Beyond simply bulking up the registry, Adams says he and his son wanted to educate people on how simple it could be to join Be the Match, which doesn’t require a needle or anything invasive. “It takes just a minute to register,” he says. “If you meet the criteria—that you’re 18 to 44 and in reasonably healthy shape—you can do a cheek swab and send it in an envelope that’s provided to you.
“When they see how easy it is to give a sample,” he says, “people are more willing to give.”
Despite this process increasing the chances of finding a match for Juwan, so far none has emerged. But Adams says his 18-year-old is doing fine, living as regular a life as possible during irregular times. Juwan graduated from high school in May and like so many of his peers started his freshman year of college online this fall.
In the meantime, the family continues its work diversifying the registry, organizing drives like one held at Penn in February before campus closed, improving the odds for those like Juwan one donor at a time.
Connecting with detainees
As a scholar of Latin America, English, and comparative literature professor David Kazanjian of the School of Arts & Sciences has long taken a special interest in the relationship between the United States and countries to the south.
“Over the last few years as deportations have become a more extensive policy of the U.S. in relation to Latin American migrants,” he says, “I got really concerned about the people who were coming to seek asylum, coming to escape conditions in Mexico and Central America that the U.S. is, in part, responsible for.”
There were opportunities to help in New York City, where he lives, but he learned that the need was greater along the U.S.-Mexico border. So, in March 2019, he volunteered with the El Paso-based Las Americas Immigrant Advocacy Center, and flew to Texas.
Initially he served as a translator—he is fluent in Spanish—for immigrants meeting with their lawyers. On subsequent trips, he spoke directly with detainees, preparing them for what’s known as the “credible fear” interview. This meeting with an asylum officer is how the Department of Homeland Security determines whether a migrant would face serious harm if returned to his or her home country.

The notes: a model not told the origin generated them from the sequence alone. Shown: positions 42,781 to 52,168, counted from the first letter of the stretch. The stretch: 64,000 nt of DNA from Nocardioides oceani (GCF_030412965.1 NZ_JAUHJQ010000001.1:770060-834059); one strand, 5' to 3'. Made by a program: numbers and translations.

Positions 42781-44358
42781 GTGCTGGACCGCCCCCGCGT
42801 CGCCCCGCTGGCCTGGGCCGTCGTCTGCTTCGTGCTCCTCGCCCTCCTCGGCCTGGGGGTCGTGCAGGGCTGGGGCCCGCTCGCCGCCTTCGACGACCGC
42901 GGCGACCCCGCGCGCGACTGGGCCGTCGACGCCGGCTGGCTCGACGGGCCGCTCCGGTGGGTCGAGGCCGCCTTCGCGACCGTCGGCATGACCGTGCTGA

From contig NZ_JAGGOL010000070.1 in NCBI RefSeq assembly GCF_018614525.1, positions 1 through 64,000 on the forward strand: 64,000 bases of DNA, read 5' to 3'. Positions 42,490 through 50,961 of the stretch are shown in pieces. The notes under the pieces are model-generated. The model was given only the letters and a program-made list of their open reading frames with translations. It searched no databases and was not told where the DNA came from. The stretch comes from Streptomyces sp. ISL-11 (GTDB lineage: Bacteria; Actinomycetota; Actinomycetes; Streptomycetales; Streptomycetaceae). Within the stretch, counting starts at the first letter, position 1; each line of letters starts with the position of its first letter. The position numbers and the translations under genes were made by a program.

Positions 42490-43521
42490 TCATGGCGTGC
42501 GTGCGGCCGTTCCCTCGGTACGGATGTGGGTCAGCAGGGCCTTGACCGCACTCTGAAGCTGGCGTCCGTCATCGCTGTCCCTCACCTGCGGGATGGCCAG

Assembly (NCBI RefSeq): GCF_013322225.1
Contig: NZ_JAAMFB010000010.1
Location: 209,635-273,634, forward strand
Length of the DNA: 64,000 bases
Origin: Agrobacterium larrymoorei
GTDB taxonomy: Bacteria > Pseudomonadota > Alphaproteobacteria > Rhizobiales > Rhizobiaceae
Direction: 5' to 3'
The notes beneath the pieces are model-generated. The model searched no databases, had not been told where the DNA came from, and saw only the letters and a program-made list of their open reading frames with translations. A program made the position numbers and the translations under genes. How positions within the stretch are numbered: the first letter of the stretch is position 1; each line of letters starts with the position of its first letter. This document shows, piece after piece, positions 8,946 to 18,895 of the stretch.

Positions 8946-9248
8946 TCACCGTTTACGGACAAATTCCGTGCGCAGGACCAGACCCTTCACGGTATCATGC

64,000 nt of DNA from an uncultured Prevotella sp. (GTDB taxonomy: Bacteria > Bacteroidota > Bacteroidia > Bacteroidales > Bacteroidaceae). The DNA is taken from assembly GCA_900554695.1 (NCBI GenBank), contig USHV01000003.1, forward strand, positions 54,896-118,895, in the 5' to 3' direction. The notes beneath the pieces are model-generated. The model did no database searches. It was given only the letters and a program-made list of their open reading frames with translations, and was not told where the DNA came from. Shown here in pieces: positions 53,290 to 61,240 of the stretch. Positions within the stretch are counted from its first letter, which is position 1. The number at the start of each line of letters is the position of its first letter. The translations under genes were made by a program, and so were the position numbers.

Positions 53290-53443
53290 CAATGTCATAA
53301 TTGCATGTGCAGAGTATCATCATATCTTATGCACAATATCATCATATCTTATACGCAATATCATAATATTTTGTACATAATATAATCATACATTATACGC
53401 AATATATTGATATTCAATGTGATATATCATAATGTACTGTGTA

Long days hearing the difficult personal histories of detainees was “intense,” Kazanjian says. One man he spoke with had fractured his back and failed to receive appropriate care while in detention. Kazanjian helped connect him with resources that eventually enabled him to attain asylum status as well as successfully sue the government for his mistreatment.
“It sounds like an extreme case, but there are so many like that,” he says. “These stories really stick with you.”
The pandemic halted much of this work, but Kazanjian has found ways to continue assisting asylum-seekers closer to home, providing moral support by accompanying people to their hearings as well as answering calls to a hotline with the New Sanctuary Coalition in New York. He’s also hoping to continue working with Las Americas and the El Paso Immigration Collaborative, though COVID restrictions have made it difficult for immigrant rights organizations to make contact with detainees.
“While these terrible policies continue to get even worse, it has been encouraging to see some great organizing and great coordinating happen in response,” he says. “Amid all of this, that’s one bright spot.”
This is the seventh article in a series on side gigs for good. Visit the Penn Today archives to read parts one, two, three, four, five, and six. If you have a side gig for good to share, COVID-related or otherwise, contact Michele Berger.